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Generation Z has become particularly important in target group marketing. But the next few years already belong to Generation Alpha. In this blog, we'll tell you more about the media use and consumer behavior of the next generation of strong buyers - including insider tips from a real expert.

On the occasion of the national Future Day in November, we dare to take a look into the future of marketing and get tips from a representative of Generation Alpha: Emilia Bühler, the daughter of Ferris Bühler. The 12-year-old tells us how her generation thinks, consumes, and learns - and how marketers can best reach them.

Growing up with smartphones and tablet

No generation is currently as "hyped" as Generation Z. But in the near future, everyone will be talking about another target group with high purchasing power: Generation Alpha. Gen Alpha includes all those born in 2010 and younger. So not only are they the first generation to grow up completely in the 21st century, they are also the first to be surrounded by smartphones all their lives. So they have technology in their blood, so to speak, and will be the most tech-savvy generation to date.

So it's no wonder that smartphones and tablets are no challenge for Emilia. On the contrary, the 12-year-old already owns her own iPhone SE, and even at school, the classic PCs and some textbooks have already been replaced by modern iPads. What some millennials had a hard time with during the Corona pandemic is no problem for Generation Alpha - homework has long been done on a tablet.

Leaving home without a cell phone is unthinkable for many of us these days. But certainly for Generation Alpha: Emilia always has her smartphone with her - whether at school, with friends or simply at home. But although Ferris' daughter came into contact with smartphones at an early age, her screen time is now limited to one hour a day.

The smartphone: always and everywhere with you

But what does she use this precious hour for? "To chat with my friends, for games, and of course for TikTok, Snapchat, and YouTube," Emilia reveals. Phone calls are hardly ever made anymore, voice messages are the order of the day - and of course Snap Days (the number of days of a Snapchat stream with a user). Classic newspapers and linear TV ("Mom's Netflix account is more exciting") are also something "for daddy". Emilia prefers to consume news via 20 Minuten on TikTok. Her feedback shows that videos and communication are merging even more strongly among Generation Alpha, and that moving image content and its mobile use will become increasingly important.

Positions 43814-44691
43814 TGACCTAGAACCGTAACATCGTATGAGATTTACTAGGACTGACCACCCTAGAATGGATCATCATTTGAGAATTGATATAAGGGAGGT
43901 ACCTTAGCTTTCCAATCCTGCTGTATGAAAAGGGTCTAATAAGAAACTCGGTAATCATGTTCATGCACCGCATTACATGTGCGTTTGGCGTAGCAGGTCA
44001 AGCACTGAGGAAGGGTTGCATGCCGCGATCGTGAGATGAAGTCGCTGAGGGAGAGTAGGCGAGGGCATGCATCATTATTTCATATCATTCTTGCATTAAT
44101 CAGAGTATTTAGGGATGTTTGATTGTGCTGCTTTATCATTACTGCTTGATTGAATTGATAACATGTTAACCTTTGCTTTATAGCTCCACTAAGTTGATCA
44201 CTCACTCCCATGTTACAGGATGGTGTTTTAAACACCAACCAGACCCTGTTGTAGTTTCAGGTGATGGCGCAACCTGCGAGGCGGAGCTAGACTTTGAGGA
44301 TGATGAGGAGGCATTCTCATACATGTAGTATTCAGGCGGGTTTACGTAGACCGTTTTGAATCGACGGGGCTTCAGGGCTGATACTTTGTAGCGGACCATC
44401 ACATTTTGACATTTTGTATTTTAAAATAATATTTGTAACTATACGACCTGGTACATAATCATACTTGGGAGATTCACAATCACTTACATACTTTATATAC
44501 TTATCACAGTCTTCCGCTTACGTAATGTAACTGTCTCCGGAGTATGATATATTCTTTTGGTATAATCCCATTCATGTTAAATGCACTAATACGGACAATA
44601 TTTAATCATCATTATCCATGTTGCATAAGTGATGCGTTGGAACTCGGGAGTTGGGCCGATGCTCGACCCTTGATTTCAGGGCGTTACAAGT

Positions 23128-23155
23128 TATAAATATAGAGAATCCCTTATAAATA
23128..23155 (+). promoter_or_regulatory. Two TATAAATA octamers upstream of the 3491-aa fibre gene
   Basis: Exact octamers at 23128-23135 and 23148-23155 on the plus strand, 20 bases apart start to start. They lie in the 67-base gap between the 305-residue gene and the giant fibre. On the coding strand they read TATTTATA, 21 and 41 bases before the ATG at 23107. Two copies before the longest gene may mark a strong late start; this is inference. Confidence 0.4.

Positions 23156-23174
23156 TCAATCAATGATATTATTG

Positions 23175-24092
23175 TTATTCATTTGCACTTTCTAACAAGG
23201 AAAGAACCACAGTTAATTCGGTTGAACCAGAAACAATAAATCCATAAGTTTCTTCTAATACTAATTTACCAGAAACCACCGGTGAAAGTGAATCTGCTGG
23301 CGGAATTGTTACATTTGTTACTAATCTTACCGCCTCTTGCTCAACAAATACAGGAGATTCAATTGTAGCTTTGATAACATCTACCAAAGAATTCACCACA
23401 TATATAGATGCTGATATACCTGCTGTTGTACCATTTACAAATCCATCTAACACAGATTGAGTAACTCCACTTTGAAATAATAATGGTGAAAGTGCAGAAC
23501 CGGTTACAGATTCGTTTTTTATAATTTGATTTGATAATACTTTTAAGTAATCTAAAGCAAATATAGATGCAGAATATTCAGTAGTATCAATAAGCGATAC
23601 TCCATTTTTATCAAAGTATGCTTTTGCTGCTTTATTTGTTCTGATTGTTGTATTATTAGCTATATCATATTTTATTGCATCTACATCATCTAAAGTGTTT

Empathy and interaction are "key

But what fascinates Emilia most about TikTok? "The funny videos, the exciting tutorials and the opportunity to chat with my role models," says the 12-year-old. The videos should be entertaining and funny, but also informative, qualitative and varied. And: interaction is the key. "Your" influencers interact with the community, show a glimpse behind the scenes, respond to requests and answer inquiries, which creates closeness - and that in turn creates trust. Influencers and TikTokers have long been role models from whom people are happy to take tips on particularly practical products.

Emilia has also bought one or two products from "her" influencers. Generation Alpha understands, however, that this is often paid advertising. But if the content requirements are met and trust in the influencer is built up, Emilia is not bothered. Because what is evident in news consumption can also be observed in the buying behavior of this generation: Research is now being done in social media and, above all, on TikTok.

Paying with Dad's credit card? Not so with Generation Alpha. Like Emilia, many of her peers own a debit card and thus learn to manage a (small) budget and make their own purchases at an early age. So it's not just the Millennial parents of these children who are exciting for marketers, but also Gen Alpha itself.

Helpful and sensitive

What Emilia wants from "her" role models on TikTok and Co. also applies to her entire generation. Like their "predecessor," Gen Z, Gen Alpha will be open, helpful and sensitive. They will allow themselves and others their idiosyncrasies, and the classic role models from older generations will certainly be a thing of the past. "Everyone should be allowed to be who they feel comfortable with and who they want to be," Emilia says firmly. Same-sex relationships have long been part of everyday life for the student, and she would like to see more acceptance in the future.

And if we haven't convinced you yet of the importance and versatility of Generation Alpha: The "screenagers" will grow into the largest generation ever in the next three years. An exciting target group that marketers should definitely not ignore.

If you're interested in the full conversation with Emilia and her dad Ferris, be sure to listen in on our Future Day Podcast Episode at StoryRadar. This is available in full length as a video on Youtube.

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